First released in 2002, it is included with Windows Server 2003 and Windows Vista, and can be installed on most older versions of Windows.

Significance
For software developers, the .NET Framework is a significant change. It brings into the operating system features and responsibilities that previously had been provided individually by programming languages and tools from various sources. The incorporation of the features into the operating system is meant to provide a number of advantages, including:

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Assuring the availability of framework features to all programs written in any of the .NET languages. Providing to programmers a common means of accessing framework features, regardless of programming language. Guarantees of a common behavior within the framework, regardless of programming language. Allowing the operating system to provide some guarantees of program behavior that it otherwise could not offer. Reducing the complexity and limitations of program-to-program communication, even when those programs are written in different .NET languages.

.NET Framework architecture

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Visual overview of the Common Language Infrastructure (CLI)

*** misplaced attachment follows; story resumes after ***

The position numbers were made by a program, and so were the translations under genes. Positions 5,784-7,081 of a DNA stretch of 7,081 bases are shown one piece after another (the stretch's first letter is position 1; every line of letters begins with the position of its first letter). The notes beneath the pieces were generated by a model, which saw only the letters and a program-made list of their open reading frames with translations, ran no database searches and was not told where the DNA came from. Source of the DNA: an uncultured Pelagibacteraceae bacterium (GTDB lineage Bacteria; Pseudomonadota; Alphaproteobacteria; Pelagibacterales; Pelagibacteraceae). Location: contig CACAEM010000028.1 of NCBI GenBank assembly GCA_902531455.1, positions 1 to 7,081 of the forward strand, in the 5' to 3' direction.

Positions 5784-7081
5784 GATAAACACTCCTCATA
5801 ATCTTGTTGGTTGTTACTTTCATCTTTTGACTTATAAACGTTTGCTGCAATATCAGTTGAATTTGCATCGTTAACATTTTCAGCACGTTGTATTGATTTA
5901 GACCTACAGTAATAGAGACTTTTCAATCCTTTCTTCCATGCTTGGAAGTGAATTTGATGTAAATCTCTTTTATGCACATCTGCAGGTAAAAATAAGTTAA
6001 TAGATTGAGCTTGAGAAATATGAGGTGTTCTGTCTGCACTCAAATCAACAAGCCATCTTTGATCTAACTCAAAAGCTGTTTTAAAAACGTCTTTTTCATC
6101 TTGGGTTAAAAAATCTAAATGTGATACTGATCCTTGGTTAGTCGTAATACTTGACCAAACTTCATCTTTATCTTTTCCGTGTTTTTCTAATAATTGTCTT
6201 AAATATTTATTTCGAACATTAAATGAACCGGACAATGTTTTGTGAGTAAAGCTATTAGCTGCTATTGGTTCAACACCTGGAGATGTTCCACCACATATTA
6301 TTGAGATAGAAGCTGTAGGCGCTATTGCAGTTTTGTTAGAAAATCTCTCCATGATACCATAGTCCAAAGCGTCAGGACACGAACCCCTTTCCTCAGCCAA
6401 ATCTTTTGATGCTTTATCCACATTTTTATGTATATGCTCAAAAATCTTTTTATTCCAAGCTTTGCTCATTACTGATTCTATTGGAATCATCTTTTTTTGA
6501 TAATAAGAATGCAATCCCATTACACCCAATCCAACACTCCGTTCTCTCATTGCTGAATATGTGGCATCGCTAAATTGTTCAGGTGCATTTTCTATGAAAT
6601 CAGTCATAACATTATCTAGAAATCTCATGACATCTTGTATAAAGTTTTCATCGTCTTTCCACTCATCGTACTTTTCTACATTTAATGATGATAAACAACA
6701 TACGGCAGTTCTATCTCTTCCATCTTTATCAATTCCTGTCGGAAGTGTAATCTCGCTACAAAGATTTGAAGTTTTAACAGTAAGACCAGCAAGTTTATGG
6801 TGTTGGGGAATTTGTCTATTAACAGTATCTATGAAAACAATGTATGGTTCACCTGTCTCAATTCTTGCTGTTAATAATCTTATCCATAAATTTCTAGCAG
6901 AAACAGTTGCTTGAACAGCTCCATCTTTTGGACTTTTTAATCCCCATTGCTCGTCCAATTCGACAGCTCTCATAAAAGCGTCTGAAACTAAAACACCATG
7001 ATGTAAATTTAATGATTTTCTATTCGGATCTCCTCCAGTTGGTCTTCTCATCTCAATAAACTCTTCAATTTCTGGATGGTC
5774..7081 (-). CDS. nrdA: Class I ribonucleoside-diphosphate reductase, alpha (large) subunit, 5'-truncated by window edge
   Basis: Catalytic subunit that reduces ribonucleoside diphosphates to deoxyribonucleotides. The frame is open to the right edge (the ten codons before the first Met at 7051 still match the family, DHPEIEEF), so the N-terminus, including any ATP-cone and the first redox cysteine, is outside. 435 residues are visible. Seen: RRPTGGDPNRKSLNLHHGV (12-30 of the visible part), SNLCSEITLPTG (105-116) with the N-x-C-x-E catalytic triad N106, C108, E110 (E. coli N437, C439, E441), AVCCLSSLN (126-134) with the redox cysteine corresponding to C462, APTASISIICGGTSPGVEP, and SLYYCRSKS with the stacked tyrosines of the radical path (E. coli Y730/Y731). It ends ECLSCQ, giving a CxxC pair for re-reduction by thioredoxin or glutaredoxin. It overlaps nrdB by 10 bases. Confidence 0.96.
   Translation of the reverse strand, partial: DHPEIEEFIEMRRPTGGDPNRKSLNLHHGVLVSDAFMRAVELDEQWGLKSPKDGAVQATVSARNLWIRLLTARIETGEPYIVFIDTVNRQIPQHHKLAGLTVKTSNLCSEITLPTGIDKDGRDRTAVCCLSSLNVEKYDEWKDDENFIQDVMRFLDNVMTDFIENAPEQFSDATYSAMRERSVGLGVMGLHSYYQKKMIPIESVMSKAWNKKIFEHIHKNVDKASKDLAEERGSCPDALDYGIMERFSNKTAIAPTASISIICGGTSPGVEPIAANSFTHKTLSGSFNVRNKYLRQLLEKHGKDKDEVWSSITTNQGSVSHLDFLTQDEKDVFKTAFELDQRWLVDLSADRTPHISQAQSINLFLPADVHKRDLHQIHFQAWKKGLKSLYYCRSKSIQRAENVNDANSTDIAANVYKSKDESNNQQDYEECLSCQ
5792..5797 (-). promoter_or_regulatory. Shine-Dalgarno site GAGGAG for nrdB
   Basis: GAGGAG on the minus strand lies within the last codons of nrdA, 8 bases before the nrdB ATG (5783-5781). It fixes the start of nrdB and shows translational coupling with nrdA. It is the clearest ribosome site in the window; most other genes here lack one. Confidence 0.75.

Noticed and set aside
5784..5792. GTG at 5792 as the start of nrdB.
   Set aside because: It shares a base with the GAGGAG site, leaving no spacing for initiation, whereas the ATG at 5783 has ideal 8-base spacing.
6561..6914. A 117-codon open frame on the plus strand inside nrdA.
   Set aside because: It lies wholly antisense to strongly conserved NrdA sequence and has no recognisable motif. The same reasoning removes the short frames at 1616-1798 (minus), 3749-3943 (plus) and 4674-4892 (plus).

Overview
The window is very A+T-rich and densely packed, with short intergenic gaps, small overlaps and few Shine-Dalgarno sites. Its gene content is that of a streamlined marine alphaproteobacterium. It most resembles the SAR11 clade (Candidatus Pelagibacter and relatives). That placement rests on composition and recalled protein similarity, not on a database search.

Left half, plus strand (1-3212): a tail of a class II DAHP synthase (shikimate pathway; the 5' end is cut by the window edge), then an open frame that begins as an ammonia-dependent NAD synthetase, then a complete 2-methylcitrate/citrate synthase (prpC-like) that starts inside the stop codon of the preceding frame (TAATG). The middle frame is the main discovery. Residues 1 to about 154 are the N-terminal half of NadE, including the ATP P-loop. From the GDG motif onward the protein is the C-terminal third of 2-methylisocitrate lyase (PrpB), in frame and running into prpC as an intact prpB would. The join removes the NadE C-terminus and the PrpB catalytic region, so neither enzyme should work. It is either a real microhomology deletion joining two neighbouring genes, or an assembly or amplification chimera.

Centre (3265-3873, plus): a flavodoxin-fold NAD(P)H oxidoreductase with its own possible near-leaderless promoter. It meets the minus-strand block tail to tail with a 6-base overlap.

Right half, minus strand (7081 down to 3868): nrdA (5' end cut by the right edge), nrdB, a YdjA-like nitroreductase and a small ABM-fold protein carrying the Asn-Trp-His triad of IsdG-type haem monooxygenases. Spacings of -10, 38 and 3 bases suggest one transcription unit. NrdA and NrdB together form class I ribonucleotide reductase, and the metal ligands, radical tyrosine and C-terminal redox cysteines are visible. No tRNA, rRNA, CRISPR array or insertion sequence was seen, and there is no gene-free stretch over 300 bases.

Common Language Infrastructure (CLI)

The most important component of the .NET Framework lies in the Common Language Infrastructure, or CLI. The purpose of the CLI is to provide a language-agnostic platform for application development and execution, including, but not limited to, components for exception handling, garbage collection, security, and interoperability. Microsoft's implementation of the CLI is called the Common Language Runtime, or CLR. The CLR is composed of five primary parts:

.NET Framework Class Library
The .NET Framework class library is a collection of reusable types that tightly integrate with the common language runtime. The class library is object oriented, providing types from which your own managed code can derive functionality. This not only makes the .NET Framework types easy to use but also reduces the time associated with learning new features of the .NET Framework. In addition, third-party components can integrate seamlessly with classes in the .NET Framework. For example, the .NET Framework collection classes implement a set of interfaces that you can use to develop your own collection classes. Your collection classes will blend seamlessly with the classes in the .NET Framework. As you would expect from an object-oriented class library, the .NET Framework types enable you to accomplish a range of common programming tasks, including string management, data collection, database connectivity, and file access. In addition to these common tasks, the class library includes types that support a variety of specialized development scenarios. For example, you can use the .NET Framework to develop the following types of applications and services:
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Console applications Windows GUI applications (Windows Forms)

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ASP.NET applications XML Web services Windows services

For example, the Windows Forms classes are a comprehensive set of reusable types that vastly simplify Windows GUI development. If you write an ASP.NET Web Form application, you can use the Windows Forms classes.

Client Application Development